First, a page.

For all intents and purposes, the only politically relevant fact in the IRS scandal is the still-unanswered question of who, ultimately, decided to harangue tea party groups with reams of extra paperwork during the 2012 election season.
The Obama administration has suggested that a few "rogue agents" in one Cincinnati office were to blame. And the evidence, so far, has appeared to at least partly support that claim. Media reports have painted a picture of an office overwhelmed by the task of sorting through which tax-exempt groups were actually playing according to the arcane rules of US tax law and which were not. Disproportionately, it seems, conservative groups got the runaround.
Yet what has been lacking from the Republican viewpoint is — if not a smoking gun, precisely — then at least a steaming teacup. Where was the evidence that "rogue agents" were, in fact, dutiful subordinates, carrying out a clear plan of political recrimination that had its origins all the way back in Washington?
On Sunday, the House Republican tasked with carrying out that chamber's investigations offered his strongest claim yet that the IRS scandal was part of a broader Obama administration conspiracy.
"As late as last week, the administration's still trying to say there's a few rogue agents in Cincinnati, when in fact the indication is they were directly being ordered from Washington," said Rep. Darrell Issa (R) of California on CNN's "State of the Union."
His evidence? Partial transcripts of the closed-door testimony to Congress of IRS employees in the Cincinnati office.
According to one transcript, an employee was asked if the scandal could be the work of a few local rogue agents. "It's impossible," the employee said. "As an agent we are controlled by many, many people. We have to submit many, many reports. So the chance of two agents being rogue and doing things like that could never happen."
The interrogator then asked: "With respect to the particular scrutiny that was given to tea party applications, those directions emanated from Washington, is that right?"
"I believe so," the IRS employee said.
Yet Issa and fellow Republicans were careful not to go too far Sunday. Scandals are Washington's political potboilers, after all, and the authors try to leave every Sunday morning chapter on a cliffhanger.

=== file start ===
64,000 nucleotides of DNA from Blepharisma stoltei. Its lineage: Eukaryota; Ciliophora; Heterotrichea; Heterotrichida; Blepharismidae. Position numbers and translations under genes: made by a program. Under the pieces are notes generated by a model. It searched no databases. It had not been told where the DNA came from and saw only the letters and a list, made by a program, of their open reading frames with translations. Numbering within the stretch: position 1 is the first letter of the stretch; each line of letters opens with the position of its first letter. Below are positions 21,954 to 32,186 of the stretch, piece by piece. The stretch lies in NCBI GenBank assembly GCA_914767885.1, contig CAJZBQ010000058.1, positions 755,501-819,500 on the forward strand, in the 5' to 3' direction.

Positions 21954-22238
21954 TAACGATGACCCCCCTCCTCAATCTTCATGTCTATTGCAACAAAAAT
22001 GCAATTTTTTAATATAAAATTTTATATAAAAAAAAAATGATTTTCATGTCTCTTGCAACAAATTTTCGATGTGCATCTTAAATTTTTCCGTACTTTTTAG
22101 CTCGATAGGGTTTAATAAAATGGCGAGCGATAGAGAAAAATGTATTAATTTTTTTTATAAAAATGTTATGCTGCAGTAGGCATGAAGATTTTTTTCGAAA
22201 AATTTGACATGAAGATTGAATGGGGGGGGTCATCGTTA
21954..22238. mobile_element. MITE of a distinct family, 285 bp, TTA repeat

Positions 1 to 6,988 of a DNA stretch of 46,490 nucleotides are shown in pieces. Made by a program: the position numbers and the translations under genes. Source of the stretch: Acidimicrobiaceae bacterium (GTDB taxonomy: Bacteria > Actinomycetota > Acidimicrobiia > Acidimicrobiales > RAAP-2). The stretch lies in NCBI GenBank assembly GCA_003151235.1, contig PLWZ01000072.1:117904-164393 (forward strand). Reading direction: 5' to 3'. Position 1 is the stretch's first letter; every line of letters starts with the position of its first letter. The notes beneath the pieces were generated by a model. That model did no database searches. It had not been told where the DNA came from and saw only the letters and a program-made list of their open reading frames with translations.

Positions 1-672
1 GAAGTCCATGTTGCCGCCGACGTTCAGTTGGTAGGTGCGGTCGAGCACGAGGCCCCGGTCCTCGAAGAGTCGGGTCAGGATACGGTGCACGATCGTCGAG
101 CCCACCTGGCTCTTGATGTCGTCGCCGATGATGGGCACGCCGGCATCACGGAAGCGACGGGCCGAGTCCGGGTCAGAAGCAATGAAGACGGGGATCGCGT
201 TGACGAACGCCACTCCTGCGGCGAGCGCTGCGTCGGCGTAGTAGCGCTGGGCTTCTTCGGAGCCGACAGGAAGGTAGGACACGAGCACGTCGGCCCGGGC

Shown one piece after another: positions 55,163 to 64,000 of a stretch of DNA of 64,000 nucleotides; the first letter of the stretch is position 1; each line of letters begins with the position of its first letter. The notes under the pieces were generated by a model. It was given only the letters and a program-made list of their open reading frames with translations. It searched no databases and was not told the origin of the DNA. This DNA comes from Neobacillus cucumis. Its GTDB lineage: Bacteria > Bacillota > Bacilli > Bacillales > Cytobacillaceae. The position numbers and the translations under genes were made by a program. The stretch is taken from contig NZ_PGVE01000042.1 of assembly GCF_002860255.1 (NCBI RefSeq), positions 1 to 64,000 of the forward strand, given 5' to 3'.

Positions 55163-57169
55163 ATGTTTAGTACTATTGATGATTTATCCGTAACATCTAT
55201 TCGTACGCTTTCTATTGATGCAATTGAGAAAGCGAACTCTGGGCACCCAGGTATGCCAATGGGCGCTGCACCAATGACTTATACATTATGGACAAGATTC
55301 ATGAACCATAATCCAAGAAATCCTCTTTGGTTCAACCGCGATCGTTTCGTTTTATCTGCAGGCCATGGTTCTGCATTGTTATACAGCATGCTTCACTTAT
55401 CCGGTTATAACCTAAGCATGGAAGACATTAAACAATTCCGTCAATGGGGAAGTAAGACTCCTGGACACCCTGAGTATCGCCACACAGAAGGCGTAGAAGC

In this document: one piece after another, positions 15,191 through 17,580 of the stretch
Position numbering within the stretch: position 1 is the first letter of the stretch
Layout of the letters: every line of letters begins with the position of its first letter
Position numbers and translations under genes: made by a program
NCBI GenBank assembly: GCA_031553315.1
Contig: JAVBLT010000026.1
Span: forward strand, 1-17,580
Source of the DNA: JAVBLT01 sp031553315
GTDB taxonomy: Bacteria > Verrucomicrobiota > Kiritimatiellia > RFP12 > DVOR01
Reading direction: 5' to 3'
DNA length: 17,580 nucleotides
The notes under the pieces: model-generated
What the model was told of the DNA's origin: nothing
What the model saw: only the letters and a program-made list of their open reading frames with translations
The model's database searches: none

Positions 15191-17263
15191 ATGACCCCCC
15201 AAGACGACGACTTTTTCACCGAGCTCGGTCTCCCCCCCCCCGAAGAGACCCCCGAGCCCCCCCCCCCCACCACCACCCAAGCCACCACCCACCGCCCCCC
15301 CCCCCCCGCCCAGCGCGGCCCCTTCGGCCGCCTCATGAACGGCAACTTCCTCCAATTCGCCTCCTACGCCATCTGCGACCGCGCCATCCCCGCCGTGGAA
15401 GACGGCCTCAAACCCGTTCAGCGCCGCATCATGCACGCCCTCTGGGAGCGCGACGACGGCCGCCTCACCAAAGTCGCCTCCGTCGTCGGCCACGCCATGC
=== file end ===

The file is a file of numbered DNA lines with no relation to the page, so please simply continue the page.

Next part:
When Candy Crowley, the host of "State of the Union," pushed Representative Issa for a clearer link — evidence of a direct order from Washington — he said his committee was following a paper trial to try to establish facts, but the White House had not yet supplied subpoenaed documents.
It is part of an established Washington tradition. Congressional investigators from one party ask presidents for reams of documents in the name of transparency, presidents of the other party tell Congress to buzz off, saying Congress is on a political witch hunt, and the scandal survives for another week.
In the meantime, Issa was careful not to specifically accuse anyone of anything — while making it clear that he doesn't trust the Obama administration.
He cited Lois Lerner, the head of the IRS division on tax-exempt organizations, who last month refused to answer questions posed by Issa's committee, invoking her constitutional right not to incriminate herself.
"The reason that Lois Lerner tried to take the fifth is not because there is a rogue in Cincinnati, it's because this is a problem that was coordinated in all likelihood right out of Washington headquarters and we're getting to proving it," he added.
At one point, he even called White House spokesman Jay Carney a "paid liar."
"My gut tells me that too many people knew that this wrongdoing was going on before the election," he said. "And at least by some sort of convenient benign neglect, allowed it to go on through the election — allowed these groups, these conservative groups, these, if you will, not friends of the president, to be disenfranchised through an election."
The idea that the Obama administration has played the part of an enabler, allowing a vindictive partisan culture to flourish in the American bureaucracy, was echoed by other Republicans Sunday morning.
"The culture of the president calling tea party groups terrorists and tea-baggers, and that entire culture has been cultivated by the president and his people, and everyone has been following," said Republican National Committee chairman Reince Priebus on "Fox News Sunday."
Added Republican strategist Karl Rove on ABC's "This Week": "People sitting in Cincinnati, Laguna Niguel, Baltimore, and Washington, D.C., listen to people like Sen. Max Baucus, Sen. Chuck Schumer, President Obama. When President Obama goes out in 2010 and calls these groups ‘a threat to democracy,’ he’s blowing a dog whistle.”
Rove also said further investigation would reveal further discrimination.
“We’re going to find that the IRS targeted conservative political groups, not liberal groups, and that they targeted specific individuals,” he said.
Democratic strategist David Plouffe, also on "This Week," rebutted the charges.
“There’s been no suggestion — the [IRS] inspector general said there was no politics involved in this,” he said. “This was not an effort driven by the White House. It would be the dumbest political effort of all time.”
At least on that point, perhaps, both sides can agree.